J: That is right. China has started looking at other regulatory systems around the world to learn from.

MW: Which countries are you looking to learn from?
J: In the last twelve months we visited Japan, Germany, the UK and the US to research the approach to e-commerce regulation. E-commerce is more developed in Germany and the UK than elsewhere in Europe. The law systems are different, so we made sure we went to developed countries to learn from them.

Chinese law comes in after a system of regulations are tested.

MW: And what were your findings? Are there lots of differences between the countries?
J: Certainly, we noticed a lot of differences. While the US has a very general, broad system; Japan is very detailed. There are common problems. Comparatively the US has a much more general framework than Japan and Korea, who have more detailed and strict legislation. Japan is very detailed, the US is more flexible.

MW: So, would China lean towards a more strict or flexible model?
J: Related to our constitutional system we would go for a more detailed approach. China will opt for a more detailed framework, based on the Japanese model but then with a Chinese approach.

MW: When do you expect to have the legislation complete?
J: Not for a long time. In China, we first make the regulations and then the law. It will take a long time –at least another five years. In the meantime the regulations can control the situation until the law is ready.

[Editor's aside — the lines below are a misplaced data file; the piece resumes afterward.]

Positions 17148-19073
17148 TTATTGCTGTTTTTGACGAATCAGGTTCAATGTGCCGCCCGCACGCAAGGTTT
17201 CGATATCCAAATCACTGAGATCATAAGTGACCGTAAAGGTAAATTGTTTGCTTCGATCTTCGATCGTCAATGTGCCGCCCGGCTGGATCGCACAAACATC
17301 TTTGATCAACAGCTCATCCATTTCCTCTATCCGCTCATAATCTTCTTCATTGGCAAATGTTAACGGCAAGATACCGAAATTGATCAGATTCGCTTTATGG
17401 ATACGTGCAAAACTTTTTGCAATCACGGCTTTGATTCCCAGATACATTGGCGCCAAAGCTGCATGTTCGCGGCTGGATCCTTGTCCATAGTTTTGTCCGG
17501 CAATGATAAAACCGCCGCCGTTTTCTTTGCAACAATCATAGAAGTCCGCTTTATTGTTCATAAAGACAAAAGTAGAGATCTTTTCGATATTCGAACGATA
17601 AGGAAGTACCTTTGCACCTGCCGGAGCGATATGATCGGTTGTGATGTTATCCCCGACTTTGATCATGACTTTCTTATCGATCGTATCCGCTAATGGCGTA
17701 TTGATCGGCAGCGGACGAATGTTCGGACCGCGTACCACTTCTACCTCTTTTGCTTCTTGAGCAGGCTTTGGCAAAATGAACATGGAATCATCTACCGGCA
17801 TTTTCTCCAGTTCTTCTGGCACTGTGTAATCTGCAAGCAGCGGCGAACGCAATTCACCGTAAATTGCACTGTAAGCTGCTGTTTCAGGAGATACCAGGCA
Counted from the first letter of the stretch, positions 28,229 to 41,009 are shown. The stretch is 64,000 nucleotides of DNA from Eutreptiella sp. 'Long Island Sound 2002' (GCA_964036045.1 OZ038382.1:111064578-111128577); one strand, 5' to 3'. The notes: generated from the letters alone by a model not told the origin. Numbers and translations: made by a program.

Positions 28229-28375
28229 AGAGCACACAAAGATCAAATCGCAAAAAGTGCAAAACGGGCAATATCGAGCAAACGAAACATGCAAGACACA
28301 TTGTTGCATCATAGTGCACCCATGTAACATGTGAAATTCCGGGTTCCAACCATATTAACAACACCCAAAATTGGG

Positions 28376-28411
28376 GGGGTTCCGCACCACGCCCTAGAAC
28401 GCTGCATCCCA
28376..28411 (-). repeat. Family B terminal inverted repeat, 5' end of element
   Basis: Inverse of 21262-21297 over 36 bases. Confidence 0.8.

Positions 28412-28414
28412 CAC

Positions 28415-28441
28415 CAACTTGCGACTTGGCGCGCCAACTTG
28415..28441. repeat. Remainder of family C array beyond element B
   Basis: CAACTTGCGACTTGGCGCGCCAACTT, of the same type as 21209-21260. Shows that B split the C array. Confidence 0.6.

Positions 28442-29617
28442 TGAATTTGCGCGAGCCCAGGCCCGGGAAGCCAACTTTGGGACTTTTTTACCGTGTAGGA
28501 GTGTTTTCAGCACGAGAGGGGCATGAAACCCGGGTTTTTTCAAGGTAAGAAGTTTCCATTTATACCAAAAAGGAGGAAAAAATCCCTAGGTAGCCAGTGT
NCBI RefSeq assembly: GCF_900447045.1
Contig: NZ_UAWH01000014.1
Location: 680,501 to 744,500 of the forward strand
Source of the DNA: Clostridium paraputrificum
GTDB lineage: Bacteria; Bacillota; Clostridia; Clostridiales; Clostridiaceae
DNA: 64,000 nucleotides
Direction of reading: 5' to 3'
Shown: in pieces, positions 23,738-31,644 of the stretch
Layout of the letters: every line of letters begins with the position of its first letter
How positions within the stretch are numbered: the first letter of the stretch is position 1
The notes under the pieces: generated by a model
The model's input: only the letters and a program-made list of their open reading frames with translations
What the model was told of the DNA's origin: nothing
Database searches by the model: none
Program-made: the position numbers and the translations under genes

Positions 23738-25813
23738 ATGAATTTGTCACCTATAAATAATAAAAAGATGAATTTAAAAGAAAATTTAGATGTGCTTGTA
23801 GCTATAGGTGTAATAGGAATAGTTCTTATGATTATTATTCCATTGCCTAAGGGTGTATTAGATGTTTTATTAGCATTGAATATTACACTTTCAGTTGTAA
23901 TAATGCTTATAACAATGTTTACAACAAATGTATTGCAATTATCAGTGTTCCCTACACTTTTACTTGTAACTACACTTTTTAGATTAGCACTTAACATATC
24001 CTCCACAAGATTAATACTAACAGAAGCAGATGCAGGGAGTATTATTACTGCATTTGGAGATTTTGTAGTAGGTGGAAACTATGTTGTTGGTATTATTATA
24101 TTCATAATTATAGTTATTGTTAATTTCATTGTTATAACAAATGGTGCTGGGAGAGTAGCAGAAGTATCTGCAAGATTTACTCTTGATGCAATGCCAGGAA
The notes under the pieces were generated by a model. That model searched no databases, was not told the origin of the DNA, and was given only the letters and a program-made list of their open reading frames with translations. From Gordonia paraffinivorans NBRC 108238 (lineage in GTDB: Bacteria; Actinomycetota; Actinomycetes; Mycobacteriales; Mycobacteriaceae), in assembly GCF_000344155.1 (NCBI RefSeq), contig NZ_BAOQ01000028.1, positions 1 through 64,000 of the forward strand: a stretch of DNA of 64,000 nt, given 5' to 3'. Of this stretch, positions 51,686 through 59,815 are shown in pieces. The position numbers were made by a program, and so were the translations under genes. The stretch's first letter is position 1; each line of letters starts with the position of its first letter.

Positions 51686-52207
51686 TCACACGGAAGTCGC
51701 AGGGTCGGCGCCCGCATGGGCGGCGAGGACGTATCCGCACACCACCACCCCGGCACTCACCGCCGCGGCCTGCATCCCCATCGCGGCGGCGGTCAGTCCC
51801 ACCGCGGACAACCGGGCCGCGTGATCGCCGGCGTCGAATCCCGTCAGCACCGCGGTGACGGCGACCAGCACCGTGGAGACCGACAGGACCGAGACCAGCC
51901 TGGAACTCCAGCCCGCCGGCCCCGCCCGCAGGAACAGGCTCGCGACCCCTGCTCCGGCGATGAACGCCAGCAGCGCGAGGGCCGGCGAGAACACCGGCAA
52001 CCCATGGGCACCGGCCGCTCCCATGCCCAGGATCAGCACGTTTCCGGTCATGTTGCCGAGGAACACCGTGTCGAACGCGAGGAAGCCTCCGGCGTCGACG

MW: So the regulations will be temporary until you have developed the law?
J: We will keep the regulations until the law is made. If some regulations are in conflict with the new law, the regulations will be scrapped.

MW: How do you see the future of the e-commerce market in China?
J: There is a developing trend in e-commerce across the globe. All countries are facing the same sudden increase so it is necessary to develop nationwide regulation to control the illegal behaviour that comes with this increase. We are currently researching e-commerce and the regulations in countries like the UK to complete this business area. The Chinese Government is trying to find technical methods to solve these problems and that is why we are communicating with people in the UK who are doing the same job and who are facing the same problems.

MW: Thank you for your time.